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Thailand's defence minister contradicted the police statement on Thursday and said the series of bombings in Thai tourist towns in August were not linked to Muslim separatists.

"Even though the arrested suspects were from the southern provinces this is not an expansion of the insurgency and not related to southern violence," Deputy Prime Minister and Defence Minister Prawit Wongsuwan told Reuters.

Last month, a wave of deadly explosions in the central and far south of Thailand killed four Thai people and wounded dozens, including foreigners. Experts say the bombs were targeted to the crucial tourism industry in the nation. The police said several of the bombs were detonated by mobile phone.

No group had claimed responsibility for the attacks yet but the officials have clearly ruled out any link to foreign militants.

The analysts believe that the separatist insurgents in the country's three southern Muslim-majority provinces of Yala, Narathiwat and Pattani bordering Malaysia were responsible for the attacks.

The police have arrested two suspects in connection with the tourist-town attacks and have issued several warrants after the explosions.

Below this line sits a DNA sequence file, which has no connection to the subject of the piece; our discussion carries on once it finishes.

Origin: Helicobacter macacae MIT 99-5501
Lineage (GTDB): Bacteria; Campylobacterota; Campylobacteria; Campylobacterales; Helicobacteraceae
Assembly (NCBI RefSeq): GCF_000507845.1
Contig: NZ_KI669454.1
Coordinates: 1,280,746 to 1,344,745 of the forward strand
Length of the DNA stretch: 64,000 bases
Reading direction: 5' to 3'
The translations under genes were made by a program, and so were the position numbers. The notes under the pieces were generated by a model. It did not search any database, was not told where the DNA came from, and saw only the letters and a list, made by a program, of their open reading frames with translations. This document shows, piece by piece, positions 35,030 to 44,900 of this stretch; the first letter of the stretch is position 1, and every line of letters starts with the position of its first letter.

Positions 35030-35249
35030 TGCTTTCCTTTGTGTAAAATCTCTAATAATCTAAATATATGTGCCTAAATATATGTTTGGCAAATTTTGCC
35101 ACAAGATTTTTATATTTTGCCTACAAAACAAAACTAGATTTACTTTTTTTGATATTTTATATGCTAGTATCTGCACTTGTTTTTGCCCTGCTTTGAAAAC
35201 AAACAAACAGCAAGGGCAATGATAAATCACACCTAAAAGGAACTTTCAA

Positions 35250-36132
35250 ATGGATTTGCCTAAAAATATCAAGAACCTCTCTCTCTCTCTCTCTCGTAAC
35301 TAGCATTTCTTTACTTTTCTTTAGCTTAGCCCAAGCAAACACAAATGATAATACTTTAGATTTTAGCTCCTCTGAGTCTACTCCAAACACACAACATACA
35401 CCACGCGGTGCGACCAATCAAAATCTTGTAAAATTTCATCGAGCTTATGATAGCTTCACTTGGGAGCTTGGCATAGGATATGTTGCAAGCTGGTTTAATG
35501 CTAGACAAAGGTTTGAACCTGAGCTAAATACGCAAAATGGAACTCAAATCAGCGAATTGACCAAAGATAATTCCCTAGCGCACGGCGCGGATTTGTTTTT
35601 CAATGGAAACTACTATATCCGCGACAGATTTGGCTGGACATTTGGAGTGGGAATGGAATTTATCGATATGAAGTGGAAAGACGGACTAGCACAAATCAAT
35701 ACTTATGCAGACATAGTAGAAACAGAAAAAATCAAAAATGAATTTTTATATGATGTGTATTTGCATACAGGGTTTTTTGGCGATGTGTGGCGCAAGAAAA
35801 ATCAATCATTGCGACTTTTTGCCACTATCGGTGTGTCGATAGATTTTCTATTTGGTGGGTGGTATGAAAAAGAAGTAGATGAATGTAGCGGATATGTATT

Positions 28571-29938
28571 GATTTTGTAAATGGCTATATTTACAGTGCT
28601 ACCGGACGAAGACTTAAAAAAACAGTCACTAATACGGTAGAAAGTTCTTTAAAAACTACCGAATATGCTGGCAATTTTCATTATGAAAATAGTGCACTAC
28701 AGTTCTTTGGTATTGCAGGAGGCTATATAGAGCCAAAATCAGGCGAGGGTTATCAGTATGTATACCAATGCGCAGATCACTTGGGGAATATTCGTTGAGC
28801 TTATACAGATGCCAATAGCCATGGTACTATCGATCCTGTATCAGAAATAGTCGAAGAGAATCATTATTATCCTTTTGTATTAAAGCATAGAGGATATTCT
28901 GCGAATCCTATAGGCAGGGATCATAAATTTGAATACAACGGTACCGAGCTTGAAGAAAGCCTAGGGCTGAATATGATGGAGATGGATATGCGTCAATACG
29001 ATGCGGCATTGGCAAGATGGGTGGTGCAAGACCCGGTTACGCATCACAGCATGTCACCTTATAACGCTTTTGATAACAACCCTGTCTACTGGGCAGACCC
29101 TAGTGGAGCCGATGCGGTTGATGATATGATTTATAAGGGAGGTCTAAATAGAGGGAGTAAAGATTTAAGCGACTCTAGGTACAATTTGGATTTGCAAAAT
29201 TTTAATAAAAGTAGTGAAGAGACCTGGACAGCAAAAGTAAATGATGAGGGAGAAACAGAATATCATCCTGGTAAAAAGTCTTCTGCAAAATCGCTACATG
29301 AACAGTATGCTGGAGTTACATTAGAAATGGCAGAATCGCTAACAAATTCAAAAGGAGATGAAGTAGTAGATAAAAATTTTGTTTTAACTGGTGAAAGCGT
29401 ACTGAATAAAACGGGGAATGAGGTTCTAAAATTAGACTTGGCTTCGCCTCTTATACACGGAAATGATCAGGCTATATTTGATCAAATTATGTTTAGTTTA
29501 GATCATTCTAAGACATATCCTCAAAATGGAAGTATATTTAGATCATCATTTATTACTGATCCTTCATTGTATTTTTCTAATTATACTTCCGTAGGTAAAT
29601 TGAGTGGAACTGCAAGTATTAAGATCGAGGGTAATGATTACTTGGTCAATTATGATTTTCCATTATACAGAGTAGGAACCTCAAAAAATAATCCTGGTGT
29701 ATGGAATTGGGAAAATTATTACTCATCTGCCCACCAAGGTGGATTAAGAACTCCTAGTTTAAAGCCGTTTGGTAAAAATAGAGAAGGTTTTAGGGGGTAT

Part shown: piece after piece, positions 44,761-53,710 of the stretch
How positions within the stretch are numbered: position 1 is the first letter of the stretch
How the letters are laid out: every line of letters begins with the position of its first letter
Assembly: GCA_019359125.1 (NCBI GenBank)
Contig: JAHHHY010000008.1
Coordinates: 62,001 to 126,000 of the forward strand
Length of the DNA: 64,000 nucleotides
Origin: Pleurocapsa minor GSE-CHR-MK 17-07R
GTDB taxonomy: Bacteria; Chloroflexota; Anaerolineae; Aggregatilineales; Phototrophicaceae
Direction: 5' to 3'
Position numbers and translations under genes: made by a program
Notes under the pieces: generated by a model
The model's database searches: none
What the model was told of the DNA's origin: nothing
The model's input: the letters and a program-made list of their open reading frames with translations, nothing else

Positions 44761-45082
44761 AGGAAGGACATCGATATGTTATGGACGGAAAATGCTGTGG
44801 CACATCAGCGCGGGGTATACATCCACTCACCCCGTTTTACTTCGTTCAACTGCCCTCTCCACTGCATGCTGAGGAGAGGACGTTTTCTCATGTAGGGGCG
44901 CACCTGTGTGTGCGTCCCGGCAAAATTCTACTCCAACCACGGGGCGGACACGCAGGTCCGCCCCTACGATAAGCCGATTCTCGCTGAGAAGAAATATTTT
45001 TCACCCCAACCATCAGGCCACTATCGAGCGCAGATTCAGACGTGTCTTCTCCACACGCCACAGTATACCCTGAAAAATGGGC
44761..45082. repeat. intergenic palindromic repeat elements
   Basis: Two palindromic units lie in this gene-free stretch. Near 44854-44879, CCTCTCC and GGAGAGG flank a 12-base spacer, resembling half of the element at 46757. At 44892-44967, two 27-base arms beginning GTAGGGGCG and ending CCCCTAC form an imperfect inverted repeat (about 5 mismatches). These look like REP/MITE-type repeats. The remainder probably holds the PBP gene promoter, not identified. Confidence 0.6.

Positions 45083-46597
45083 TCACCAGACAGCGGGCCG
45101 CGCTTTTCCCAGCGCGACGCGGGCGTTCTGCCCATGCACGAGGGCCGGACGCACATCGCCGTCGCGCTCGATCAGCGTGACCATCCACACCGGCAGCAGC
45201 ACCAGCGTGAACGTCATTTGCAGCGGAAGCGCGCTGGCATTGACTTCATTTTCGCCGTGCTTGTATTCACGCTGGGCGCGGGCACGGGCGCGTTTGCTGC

During periods of heightened political tension, small bombings were common in the country but such deadly incidents were very few. Tourists are rarely targeted in Thailand.

On Friday, Thailand and Malaysia agreed to consider building a border wall to combat transnational crime and smuggling.

Reports say that since 2004, more than 6,500 people have died, the majority of them being civilians in clashes between the Malay Muslim rebels and Thai security forces stationed in the area.

The series of bombings took place just days after Thailand approved its new military junta-backed constitution.

However, Prawit said violence in the three southern provinces had decreased by 60 percent since the junta took power.

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